NDM Launches Campaign to Reject Charter at Crowded Book Fair

New Democracy Movement member Rangsiman Rome, in white, hands out bookmarks as part of their campaign against the draft charter launched Wednesday at the Queen Sirikit Convention Center in Bangkok.

BANGKOK — Student activist group New Democracy Movement chose a crowded public event on a national holiday today in the capital to open their campaign urging the public to reject the draft charter.

The group chose the popular National Book Fair held at the Queen Sirikit National Convention Center, which was packed with visitors Wednesday on Chakri Day, to kick off their “Vote No, Don’t Accept an Unchosen Future” campaign, which will continue until the referendum is held.

“The constitution is the law that everyone in the country will be committed to for a long time. Fundamentally everyone should have the right to express opinions about it,” said 23-year-old activist Chanoknan Ruamsap. “If the junta prohibits us to talk, that means they did not fulfill their own promise.”

Chanoknan said they designed a special bookmark for the book fair featuring famous writers and thinkers weighing in on the charter written by a group of junta appointees.

 

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Bookmarks created by members of the New Democracy Movement to distribute Wednesday at the National Book Fair in Bangkok. Graphic: New Democracy Movement / Facebook

 

The group highlighted what they see as seven flaws of the charter in literature they distributed: permitting a non-MP prime minister, an appointed senate, ongoing use of the junta’s absolute power, reduced social benefits, an unelected committee empowered to seize control from a civilian government, placing civil servants above citizens and a less representative district MP election process.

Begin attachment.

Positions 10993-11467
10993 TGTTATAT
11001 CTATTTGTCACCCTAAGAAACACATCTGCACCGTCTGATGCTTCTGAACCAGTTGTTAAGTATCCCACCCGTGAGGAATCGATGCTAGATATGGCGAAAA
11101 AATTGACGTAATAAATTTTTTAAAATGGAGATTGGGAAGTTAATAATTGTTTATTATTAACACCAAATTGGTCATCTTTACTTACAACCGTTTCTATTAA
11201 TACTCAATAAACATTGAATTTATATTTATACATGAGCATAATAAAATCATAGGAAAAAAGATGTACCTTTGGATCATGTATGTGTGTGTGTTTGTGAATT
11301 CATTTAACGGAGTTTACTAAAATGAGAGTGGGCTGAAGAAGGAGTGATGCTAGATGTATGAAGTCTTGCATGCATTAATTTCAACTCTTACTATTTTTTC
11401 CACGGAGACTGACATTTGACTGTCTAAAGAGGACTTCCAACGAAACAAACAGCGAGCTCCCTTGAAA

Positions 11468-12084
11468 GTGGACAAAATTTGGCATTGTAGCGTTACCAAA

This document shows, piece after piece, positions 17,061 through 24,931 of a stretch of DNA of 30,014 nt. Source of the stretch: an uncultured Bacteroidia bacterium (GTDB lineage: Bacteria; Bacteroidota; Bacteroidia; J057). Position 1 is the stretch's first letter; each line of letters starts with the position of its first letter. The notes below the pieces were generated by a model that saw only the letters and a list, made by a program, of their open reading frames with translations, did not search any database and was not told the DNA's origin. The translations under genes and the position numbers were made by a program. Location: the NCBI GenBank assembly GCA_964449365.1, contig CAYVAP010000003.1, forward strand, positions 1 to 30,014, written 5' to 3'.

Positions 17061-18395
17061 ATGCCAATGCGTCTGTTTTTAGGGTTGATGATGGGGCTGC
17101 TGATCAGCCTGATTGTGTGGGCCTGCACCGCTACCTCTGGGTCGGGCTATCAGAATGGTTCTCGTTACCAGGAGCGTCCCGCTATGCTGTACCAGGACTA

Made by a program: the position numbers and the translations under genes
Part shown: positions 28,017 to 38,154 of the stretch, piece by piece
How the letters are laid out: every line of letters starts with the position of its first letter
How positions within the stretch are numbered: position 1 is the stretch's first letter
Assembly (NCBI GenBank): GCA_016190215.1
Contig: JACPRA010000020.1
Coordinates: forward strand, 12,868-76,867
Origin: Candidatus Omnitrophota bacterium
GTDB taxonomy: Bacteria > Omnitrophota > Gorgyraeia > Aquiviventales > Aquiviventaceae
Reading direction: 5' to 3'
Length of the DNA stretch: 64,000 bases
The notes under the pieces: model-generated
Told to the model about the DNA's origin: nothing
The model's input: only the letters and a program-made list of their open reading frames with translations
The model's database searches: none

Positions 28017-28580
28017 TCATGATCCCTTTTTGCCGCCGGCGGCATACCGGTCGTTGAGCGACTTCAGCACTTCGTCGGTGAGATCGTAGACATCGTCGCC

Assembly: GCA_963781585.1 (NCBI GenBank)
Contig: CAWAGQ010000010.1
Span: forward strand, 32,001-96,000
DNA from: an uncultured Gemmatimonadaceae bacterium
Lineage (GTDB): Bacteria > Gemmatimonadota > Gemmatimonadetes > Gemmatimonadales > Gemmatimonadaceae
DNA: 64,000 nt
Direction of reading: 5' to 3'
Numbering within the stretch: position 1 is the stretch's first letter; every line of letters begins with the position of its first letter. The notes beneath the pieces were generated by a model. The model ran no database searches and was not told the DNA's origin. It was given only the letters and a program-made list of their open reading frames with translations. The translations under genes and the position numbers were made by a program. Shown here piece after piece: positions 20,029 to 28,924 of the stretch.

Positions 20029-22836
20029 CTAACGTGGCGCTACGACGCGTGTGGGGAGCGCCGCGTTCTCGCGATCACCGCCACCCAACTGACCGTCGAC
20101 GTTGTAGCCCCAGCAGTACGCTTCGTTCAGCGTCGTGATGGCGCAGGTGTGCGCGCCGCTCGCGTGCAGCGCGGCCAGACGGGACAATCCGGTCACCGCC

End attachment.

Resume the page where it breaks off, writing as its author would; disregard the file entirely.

Members of the junta-appointed Constitution Drafting Committee have said the proposed constitution was written to end decades of cyclical violence and root out corruption. Its civilian critics from both side of that political divide say it is anti-democratic and deepens the military’s hold on power.

Dissent and debate have effectively been quashed outside of state-sanctioned, controlled televised forums to be held some time before the vote, which is currently expected to go forward Aug. 7

Prime Minister Prayuth Chan-ocha said Tuesday he would order an investigation into who is supporting groups campaigning against the charter after three separate groups of student activists interrupted head of constitution drafter Meechai Ruchupan while he spoke at Thammast University’s Rangsit campus.

“There must be someone [behind the students]. Everyone knows, why do you want me to answer who they are?” he said in indirect reference to former Prime Minister Thaksin Shinawatra, whose political dynasty the military has attempted to dismantle. 

Deputy Prime Minister Prawit Wongsuwan Wednesday morning stressed all public actions regarding the draft constitution, whether in support or opposition, were strictly prohibited.

During the New Democracy Movement’s hour-long march around the book fair, they were briefly interrupted and told to stop campaigning by venue staff. The activists explained their intentions and continued.

They insisted they will continue their campaign to raise awareness about the draft charter so people can make informed decisions.

“If we accept it, we have to live with it for a long time,” Chanoknan said.

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Student activists and members of the New Democracy Movement announce their campaign to oppose the draft charter on Wednesday at the Queen Sirikit Convention Center in Bangkok

 

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